Not much has been written over the years, on this site or elsewhere, about Japanese ocean liners. In fact, when one thinks about transpacific travel, the lines that most readily come to mind are Canadian Pacific, American Presidents and Matson. Still, at least in the years leading up to World War II, Japanese liners were major players on the Pacific.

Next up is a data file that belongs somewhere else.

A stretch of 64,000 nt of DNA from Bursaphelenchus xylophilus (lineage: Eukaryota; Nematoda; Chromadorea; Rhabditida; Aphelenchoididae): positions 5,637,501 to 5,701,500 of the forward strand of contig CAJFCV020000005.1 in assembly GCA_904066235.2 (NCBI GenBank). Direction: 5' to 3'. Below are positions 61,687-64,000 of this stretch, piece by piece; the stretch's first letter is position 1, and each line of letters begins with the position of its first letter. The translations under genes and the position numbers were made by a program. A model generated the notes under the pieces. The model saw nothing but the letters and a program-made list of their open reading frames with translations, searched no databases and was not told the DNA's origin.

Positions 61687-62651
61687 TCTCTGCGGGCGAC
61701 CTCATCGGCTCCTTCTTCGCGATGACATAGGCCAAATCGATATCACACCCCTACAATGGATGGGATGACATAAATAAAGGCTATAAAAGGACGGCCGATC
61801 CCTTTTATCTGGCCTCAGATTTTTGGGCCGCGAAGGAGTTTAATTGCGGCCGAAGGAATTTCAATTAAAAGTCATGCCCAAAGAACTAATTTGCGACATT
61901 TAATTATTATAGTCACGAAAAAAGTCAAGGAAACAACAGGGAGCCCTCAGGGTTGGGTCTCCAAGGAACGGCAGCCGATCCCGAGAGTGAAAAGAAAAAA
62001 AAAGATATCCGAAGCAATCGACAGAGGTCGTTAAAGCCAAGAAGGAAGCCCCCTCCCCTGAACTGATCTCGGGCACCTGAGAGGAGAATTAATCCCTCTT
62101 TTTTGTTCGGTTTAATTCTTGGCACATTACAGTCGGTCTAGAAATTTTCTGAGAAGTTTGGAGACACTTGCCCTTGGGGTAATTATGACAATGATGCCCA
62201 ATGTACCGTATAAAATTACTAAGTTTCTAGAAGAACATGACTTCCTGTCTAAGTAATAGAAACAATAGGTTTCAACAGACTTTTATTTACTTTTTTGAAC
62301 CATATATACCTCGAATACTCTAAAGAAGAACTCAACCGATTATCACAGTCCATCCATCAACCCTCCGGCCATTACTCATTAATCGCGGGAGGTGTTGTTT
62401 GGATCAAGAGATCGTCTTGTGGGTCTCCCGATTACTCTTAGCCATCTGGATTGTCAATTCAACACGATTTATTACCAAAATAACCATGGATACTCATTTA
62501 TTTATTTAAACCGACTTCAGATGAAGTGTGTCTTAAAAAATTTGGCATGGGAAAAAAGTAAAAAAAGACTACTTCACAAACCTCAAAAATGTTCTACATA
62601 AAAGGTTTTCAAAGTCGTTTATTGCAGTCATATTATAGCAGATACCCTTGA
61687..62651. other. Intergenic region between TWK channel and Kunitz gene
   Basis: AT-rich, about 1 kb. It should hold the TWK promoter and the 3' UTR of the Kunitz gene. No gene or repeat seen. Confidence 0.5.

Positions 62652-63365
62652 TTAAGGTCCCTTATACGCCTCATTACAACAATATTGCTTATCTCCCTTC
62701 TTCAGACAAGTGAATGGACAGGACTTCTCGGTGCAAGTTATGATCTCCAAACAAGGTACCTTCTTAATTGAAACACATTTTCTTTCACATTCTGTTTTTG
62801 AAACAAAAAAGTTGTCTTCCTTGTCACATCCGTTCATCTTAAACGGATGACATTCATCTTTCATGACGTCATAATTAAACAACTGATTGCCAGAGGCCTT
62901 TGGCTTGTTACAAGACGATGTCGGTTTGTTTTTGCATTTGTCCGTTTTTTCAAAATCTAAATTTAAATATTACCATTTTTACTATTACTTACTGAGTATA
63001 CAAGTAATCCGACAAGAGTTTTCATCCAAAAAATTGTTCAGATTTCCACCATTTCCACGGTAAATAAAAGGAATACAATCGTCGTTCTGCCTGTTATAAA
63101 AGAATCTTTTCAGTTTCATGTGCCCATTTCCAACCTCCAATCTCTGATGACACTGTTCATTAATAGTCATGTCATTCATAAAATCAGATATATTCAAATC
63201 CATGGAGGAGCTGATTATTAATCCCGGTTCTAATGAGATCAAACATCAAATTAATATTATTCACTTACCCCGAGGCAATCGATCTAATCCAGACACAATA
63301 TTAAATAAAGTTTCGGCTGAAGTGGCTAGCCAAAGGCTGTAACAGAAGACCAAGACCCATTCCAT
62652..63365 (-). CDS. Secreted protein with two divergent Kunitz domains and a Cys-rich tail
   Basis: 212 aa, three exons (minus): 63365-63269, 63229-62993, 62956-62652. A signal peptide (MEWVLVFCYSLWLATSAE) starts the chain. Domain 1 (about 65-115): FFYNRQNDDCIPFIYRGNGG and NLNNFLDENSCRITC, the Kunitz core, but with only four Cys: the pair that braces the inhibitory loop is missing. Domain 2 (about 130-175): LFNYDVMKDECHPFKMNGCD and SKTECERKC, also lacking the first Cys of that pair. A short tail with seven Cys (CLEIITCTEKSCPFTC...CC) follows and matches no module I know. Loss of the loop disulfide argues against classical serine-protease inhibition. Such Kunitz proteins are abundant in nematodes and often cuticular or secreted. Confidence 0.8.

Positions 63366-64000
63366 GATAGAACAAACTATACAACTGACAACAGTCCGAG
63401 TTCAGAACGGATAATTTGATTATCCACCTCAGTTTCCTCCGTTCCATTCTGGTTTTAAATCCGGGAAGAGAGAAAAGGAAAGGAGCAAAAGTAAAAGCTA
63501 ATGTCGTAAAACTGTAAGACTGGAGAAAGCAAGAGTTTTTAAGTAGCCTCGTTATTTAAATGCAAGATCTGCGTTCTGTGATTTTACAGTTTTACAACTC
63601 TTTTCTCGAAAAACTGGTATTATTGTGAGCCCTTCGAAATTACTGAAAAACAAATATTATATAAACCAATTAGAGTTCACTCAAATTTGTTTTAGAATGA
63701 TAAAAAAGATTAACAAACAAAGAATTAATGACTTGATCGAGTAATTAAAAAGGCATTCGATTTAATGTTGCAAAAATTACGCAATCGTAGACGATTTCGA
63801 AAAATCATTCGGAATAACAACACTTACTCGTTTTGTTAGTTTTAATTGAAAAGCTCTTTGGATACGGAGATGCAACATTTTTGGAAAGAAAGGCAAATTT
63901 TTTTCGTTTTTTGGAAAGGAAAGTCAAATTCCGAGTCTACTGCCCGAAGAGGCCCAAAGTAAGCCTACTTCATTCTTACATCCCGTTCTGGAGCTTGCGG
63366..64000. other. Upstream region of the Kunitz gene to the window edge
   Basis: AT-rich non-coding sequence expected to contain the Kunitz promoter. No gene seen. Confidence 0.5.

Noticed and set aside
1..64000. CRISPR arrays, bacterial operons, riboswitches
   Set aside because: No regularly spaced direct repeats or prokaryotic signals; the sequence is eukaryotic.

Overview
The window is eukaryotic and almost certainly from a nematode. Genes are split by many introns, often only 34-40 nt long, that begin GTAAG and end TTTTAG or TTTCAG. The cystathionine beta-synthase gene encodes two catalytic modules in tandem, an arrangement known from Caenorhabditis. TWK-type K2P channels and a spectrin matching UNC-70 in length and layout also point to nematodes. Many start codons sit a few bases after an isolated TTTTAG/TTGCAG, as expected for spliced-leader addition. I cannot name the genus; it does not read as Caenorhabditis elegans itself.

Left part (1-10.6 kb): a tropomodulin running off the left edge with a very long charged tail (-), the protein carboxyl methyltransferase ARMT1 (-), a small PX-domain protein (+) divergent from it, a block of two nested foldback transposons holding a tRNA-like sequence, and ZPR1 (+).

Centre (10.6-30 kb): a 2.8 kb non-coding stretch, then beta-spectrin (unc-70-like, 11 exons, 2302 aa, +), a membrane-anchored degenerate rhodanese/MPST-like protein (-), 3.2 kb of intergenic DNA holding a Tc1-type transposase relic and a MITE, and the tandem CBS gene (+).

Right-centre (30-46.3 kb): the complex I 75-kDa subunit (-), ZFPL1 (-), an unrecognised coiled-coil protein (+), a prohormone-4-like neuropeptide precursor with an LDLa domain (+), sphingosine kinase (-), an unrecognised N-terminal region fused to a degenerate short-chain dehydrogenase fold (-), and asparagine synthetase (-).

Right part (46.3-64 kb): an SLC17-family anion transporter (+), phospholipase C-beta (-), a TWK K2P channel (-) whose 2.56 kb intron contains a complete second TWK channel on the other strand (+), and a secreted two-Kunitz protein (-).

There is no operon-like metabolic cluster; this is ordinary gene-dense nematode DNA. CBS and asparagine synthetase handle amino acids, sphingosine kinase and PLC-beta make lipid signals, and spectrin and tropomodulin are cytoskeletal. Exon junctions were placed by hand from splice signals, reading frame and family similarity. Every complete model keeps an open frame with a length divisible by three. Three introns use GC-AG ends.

Embedded below is a short video of a surviving pre-war Japanese liner, Nippon Yusen KK Line’s Hikawa Maru, which has been preserved as a floating museum in Yokohama harbor. The liner was launched on 30 September 1929, and made her maiden voyage from Kobe to Seattle on 13 May 1930. According to a Wikipedia listing, ”The service provided on the ship was famous for combining splendid food and beautiful art deco interiors. She was often referred to as the Queen of the Pacific. Charlie Chaplin and Kano Jigoro (founder of Judo) are amongst the ship’s more notable former passengers.” Prior to Japan’s 1941 entry into World War II, Hikawa Maru also apparently played a role in helping Jewish refugees escape Nazi Germany.